I have been consistent over the years in my opinion that the Novus Ordo is not intrinsically irreverent; that is. We know a statistical majority of Novus Ordo liturgies are cringy at best and irreverent at worst, but still the NO can theoretically be celebrated in a way that befits the dignity of the liturgy. Maybe you disagree with this, but whatever. That's not the point of this essay. And of course, the Traditional Latin Mass is superior in this regard in every way, and that is without dispute. But the point is that it is possible to celebrate the Novus Ordo in a way that is reverent and dignified, and that for many Catholics these sorts of Novus Ordo liturgies constitute a real and positive source of spiritual nourishment and offer a true, if very imperfect, connection with the Catholic tradition.

    However, even if this is all true...it's an awful defense of the Novus Ordo. There is one overarching reason that looms like an elephant in the room—the fact that even the best Novus Ordo liturgy is only such because of the personal preference of the celebrant.

    The rubrics of the Novus Ordo definitely allow for a reverent celebration. But the word "allow" is the crux of the problem. It allows for all the most reverent options if the celebrant so chooses to use them. And the same rubrics that allow for reverence just as easily allows for the most banal, goofy, or irreverent options if the celebrant so chooses. The Novus Ordo is liturgically libertarian. It elevates the principle of choice for the sake of choice as the determining principle of the liturgy. This ensures that the quality of one's liturgical experience is determined not by the structure of the rite itself, but by the whims of the celebrant. Even when the celebrant chooses to use the most reverent options—which might be good for that particular liturgy—overall it is a bad state of affairs because the stability of that "reverent Novus Ordo" is always in question.

    To be blunt, this means that only one person stands between that reverent Novus Ordo and the complete upending of the parish's liturgical life. A few examples from my own history:

    My parish had a traditional pastor for over a decade. He did what I would describe as a "reverent" Novus Ordo, and (after the promulgation of Summorum Pontificum) he also celebrated the Traditional Latin Mass. All his liturgies of both forms used the neo-gothic high altar. The parish did have a table altar, but the pastor had removed this and put it in storage. Well eventually, that pastor left and we were assigned a temporary parish administrator until a permanent pastor was assigned. The interim guy immediately put the table altar back. Both clerics could cite documents in support of their decisions: the original pastor rightly noted that the text of the Missale Romanum assumes that the celebrant is facing ad orientam and hence presumes a fixed wall altar, not a table altar. The interim administrator could cite the GIRM, which specifically says that the altar "should be built separate from the wall, in such a way that it is possible to walk around it easily and that Mass can be celebrated at it facing the people" (GIRM 299). It all depended on the personality and preferences of each man, which document they chose to go by, and how they interpreted said documents. When a new pastor was finally assigned, he (again) removed the table altar. If he ever leaves, a new pastor could just as easily put it back again.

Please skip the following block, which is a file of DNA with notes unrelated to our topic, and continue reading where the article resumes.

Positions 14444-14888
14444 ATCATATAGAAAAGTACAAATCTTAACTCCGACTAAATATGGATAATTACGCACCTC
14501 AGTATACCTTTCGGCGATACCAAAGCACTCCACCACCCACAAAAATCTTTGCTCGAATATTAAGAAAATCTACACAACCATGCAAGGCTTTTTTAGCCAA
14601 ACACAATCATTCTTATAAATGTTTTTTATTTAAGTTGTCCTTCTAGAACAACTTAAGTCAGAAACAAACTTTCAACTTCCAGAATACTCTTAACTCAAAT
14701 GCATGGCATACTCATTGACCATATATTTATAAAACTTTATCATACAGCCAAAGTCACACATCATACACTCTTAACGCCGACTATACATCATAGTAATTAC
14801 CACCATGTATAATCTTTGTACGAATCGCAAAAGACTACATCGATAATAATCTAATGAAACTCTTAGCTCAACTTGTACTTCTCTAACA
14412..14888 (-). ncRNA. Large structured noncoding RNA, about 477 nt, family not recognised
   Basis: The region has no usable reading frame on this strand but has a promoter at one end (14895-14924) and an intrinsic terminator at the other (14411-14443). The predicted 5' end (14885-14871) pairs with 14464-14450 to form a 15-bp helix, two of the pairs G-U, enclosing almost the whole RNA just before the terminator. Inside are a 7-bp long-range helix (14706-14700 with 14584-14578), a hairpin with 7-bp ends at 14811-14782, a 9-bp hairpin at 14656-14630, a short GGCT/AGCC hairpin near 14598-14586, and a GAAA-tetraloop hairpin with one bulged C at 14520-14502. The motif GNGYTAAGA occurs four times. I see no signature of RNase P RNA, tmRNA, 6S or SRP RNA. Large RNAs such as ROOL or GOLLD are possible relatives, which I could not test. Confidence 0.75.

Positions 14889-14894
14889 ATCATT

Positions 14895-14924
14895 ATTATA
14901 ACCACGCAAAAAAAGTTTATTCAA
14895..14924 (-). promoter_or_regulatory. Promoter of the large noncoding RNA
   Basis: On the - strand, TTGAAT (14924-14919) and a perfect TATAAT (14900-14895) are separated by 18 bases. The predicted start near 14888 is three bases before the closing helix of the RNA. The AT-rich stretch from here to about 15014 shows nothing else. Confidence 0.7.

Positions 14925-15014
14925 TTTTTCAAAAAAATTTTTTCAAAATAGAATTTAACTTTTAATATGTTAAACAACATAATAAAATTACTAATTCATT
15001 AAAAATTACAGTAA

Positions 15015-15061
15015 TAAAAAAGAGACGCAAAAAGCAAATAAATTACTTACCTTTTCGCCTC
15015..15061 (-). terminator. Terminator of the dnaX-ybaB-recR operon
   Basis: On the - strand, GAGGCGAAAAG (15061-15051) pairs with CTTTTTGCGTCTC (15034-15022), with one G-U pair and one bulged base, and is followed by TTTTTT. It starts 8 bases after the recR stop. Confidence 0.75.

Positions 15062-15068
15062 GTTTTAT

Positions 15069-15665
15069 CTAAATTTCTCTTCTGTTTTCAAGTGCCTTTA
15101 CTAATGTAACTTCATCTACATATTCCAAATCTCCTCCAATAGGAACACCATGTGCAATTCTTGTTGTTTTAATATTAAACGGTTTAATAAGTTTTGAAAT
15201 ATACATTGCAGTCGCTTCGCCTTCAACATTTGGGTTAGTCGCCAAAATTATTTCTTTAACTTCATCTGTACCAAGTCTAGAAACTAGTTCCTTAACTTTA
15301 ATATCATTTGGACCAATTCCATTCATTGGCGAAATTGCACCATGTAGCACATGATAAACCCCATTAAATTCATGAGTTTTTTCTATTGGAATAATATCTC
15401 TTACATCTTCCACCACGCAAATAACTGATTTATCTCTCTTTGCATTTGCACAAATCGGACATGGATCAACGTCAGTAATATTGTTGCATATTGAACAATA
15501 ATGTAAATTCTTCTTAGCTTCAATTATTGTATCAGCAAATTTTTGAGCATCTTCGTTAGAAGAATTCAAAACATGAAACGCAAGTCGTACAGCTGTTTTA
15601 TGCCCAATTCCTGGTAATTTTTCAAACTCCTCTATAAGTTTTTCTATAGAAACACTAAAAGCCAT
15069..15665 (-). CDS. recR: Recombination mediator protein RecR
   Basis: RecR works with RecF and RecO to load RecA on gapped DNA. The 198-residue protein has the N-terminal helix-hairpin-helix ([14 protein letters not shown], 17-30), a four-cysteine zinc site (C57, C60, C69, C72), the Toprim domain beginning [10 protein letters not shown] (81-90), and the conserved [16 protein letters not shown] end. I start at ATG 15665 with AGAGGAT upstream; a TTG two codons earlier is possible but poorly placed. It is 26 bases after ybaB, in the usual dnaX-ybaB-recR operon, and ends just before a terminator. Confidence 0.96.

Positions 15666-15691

Another story: Years earlier, when I first returned to the Church, I was attending Mass at what was then the most traditional parish in my region. The pastor said a Latin Novus Ordo, where everything other than the readings and homily was chanted in Latin. I loved this. It was my first exposure to anything approximating the Catholic liturgical tradition. Well, eventually that pastor was removed and we got another one, a very low-energy "don't rock the boat" sort of guy. Prime bishop-material. Anyhow, once the new priest got in, guess what was the first thing to go? I don't think Latin has been spoken in that parish ever since.

    The point is this: Even when the Novus Ordo is done reverently, it is as an exercise of the pastor's personal taste—and the elevation of the celebrant's preference above all other considerations is perhaps the original sin of Novus Ordoism. The Novus Ordo at its best is still an exemplar of what is worst about it. What bizarre irony.

    How different is this from the Traditional Latin Mass, where the celebrant becomes irrelevant! The reverence of the Traditional Latin Mass is not the product of subjective preference, but is built into the structure of the rite itself. The Traditional Mass does not have a contingent "allowance" for reverence; it simply is reverent. The reverence isn't the product of getting just the right pastor in, building the right congregation over the years, and making the right choices amongst a sea of options. The reverence of the Traditional Latin Mass is not the end to be attained, but a foundation that is taken for granted and built upon. It is where we begin, not where we end.

    Reverent liturgy is not something Catholics should have to fight for, much less leave to the whims of one man's liturgical preferences. It should be our birthright as sons and daughters of the Church.

    Posted by Boniface